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THE VANISHING HALF

Inseparable identical twin sisters ditch home together, and then one decides to vanish.

The talented Bennett fuels her fiction with secrets—first in her lauded debut, The Mothers (2016), and now in the assured and magnetic story of the Vignes sisters, light-skinned women parked on opposite sides of the color line. Desiree, the “fidgety twin,” and Stella, “a smart, careful girl,” make their break from stultifying rural Mallard, Louisiana, becoming 16-year-old runaways in 1954 New Orleans. The novel opens 14 years later as Desiree, fleeing a violent marriage in D.C., returns home with a different relative: her 8-year-old daughter, Jude. The gossips are agog: “In Mallard, nobody married dark....Marrying a dark man and dragging his blueblack child all over town was one step too far.” Desiree's decision seals Jude’s misery in this “colorstruck” place and propels a new generation of flight: Jude escapes on a track scholarship to UCLA. Tending bar as a side job in Beverly Hills, she catches a glimpse of her mother’s doppelgänger. Stella, ensconced in white society, is shedding her fur coat. Jude, so black that strangers routinely stare, is unrecognizable to her aunt. All this is expertly paced, unfurling before the book is half finished; a reader can guess what is coming. Bennett is deeply engaged in the unknowability of other people and the scourge of colorism. The scene in which Stella adopts her white persona is a tour de force of doubling and confusion. It calls up Toni Morrison’s The Bluest Eye, the book's 50-year-old antecedent. Bennett's novel plays with its characters' nagging feelings of being incomplete—for the twins without each other; for Jude’s boyfriend, Reese, who is trans and seeks surgery; for their friend Barry, who performs in drag as Bianca. Bennett keeps all these plot threads thrumming and her social commentary crisp. In the second half, Jude spars with her cousin Kennedy, Stella's daughter, a spoiled actress.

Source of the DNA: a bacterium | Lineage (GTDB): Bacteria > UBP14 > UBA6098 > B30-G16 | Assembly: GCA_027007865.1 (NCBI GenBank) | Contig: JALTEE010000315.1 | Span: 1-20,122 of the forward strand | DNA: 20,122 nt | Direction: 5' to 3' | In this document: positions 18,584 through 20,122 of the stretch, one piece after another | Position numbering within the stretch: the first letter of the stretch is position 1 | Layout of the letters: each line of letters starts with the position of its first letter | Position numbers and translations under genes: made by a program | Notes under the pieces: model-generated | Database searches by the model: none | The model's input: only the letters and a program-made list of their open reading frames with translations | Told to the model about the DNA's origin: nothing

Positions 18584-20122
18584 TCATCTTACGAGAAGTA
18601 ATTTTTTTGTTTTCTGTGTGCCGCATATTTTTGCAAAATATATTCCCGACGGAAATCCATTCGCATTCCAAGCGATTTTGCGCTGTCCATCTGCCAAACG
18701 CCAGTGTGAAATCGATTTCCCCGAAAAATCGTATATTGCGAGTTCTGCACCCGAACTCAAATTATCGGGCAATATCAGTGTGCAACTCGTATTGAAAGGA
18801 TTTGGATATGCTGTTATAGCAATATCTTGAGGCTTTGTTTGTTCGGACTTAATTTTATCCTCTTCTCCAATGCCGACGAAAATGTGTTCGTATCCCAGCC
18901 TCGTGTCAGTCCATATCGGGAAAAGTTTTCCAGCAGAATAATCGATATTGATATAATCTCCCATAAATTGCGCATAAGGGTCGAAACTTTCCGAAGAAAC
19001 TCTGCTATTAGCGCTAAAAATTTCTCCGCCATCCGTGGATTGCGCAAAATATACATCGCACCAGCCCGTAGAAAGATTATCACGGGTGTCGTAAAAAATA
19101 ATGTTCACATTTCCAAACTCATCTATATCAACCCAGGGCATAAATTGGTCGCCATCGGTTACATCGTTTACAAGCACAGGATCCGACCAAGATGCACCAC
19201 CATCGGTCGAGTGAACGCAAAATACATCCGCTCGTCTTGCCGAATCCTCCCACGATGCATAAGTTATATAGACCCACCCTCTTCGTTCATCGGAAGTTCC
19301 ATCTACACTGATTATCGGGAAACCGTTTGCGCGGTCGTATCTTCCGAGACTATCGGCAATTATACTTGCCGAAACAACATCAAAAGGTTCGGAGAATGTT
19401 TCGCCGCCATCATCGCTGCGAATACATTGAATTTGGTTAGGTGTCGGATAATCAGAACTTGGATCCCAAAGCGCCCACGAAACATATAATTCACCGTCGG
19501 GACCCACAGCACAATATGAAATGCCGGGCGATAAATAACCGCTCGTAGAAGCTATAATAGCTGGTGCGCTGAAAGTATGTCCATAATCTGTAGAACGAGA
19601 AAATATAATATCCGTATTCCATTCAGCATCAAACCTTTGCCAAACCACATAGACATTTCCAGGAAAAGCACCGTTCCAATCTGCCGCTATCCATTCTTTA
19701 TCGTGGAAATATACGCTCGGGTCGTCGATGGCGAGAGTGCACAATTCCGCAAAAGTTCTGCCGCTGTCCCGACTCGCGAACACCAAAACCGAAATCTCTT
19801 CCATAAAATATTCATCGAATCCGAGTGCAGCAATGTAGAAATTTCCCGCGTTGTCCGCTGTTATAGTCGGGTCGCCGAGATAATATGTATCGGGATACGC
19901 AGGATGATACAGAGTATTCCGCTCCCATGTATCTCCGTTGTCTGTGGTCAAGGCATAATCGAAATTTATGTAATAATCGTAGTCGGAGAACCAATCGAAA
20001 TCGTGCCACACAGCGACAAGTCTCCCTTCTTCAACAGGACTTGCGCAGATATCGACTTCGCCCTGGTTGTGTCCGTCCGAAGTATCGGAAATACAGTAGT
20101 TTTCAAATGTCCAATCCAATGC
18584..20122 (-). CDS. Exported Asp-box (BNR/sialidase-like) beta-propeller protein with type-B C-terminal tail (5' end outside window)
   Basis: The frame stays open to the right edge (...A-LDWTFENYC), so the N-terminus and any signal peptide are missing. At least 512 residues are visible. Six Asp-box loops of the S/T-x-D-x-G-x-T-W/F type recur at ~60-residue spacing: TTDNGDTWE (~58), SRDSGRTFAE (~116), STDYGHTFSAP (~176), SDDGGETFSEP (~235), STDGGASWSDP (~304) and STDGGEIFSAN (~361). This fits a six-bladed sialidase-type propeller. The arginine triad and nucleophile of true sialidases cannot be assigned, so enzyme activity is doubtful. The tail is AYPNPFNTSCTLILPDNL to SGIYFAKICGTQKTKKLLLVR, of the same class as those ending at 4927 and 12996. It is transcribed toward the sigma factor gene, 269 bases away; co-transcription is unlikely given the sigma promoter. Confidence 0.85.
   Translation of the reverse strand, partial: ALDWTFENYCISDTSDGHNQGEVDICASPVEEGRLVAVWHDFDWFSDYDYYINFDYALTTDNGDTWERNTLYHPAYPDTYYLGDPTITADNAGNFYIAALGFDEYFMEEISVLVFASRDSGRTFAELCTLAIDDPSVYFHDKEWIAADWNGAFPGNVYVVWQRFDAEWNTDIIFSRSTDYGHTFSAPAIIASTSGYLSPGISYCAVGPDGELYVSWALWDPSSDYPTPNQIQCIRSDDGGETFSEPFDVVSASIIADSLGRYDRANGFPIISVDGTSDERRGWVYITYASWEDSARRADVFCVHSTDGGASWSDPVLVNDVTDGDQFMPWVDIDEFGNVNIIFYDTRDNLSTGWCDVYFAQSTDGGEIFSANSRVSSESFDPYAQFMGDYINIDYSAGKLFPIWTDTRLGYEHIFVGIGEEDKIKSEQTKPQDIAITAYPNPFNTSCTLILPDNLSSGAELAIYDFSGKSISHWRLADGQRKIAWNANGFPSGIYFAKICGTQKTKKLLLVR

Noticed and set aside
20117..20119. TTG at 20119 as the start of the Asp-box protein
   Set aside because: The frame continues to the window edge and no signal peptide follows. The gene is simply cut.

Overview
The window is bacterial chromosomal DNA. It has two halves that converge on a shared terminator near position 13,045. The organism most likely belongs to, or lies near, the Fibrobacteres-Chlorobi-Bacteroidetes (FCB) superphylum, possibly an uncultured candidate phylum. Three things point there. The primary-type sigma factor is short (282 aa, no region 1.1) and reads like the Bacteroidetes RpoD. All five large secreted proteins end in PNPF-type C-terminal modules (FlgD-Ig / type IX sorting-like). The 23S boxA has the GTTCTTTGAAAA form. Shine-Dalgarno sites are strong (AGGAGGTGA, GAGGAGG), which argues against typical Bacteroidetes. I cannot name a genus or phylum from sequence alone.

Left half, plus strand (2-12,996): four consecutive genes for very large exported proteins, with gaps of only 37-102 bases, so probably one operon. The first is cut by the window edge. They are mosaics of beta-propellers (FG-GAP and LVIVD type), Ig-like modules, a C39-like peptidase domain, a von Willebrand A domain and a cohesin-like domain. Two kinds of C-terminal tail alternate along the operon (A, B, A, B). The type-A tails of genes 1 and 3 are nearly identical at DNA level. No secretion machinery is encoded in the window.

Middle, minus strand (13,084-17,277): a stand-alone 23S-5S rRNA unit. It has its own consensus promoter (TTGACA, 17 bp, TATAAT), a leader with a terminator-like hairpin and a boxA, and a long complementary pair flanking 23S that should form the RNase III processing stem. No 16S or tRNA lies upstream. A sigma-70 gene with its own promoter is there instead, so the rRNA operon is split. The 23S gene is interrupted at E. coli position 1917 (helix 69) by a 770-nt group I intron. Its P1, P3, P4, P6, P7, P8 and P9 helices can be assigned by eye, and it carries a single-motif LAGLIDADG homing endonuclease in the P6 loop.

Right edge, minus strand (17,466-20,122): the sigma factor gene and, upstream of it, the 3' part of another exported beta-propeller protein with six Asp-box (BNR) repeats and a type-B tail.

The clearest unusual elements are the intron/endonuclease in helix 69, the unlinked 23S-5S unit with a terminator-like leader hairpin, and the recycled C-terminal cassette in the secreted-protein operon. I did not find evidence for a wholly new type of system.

Kin “[find] each other’s lives inscrutable” in this rich, sharp story about the way identity is formed.

Pub Date: June 2, 2020

ISBN: 978-0-525-53629-1

Page Count: 352

Publisher: Riverhead

Review Posted Online: March 15, 2020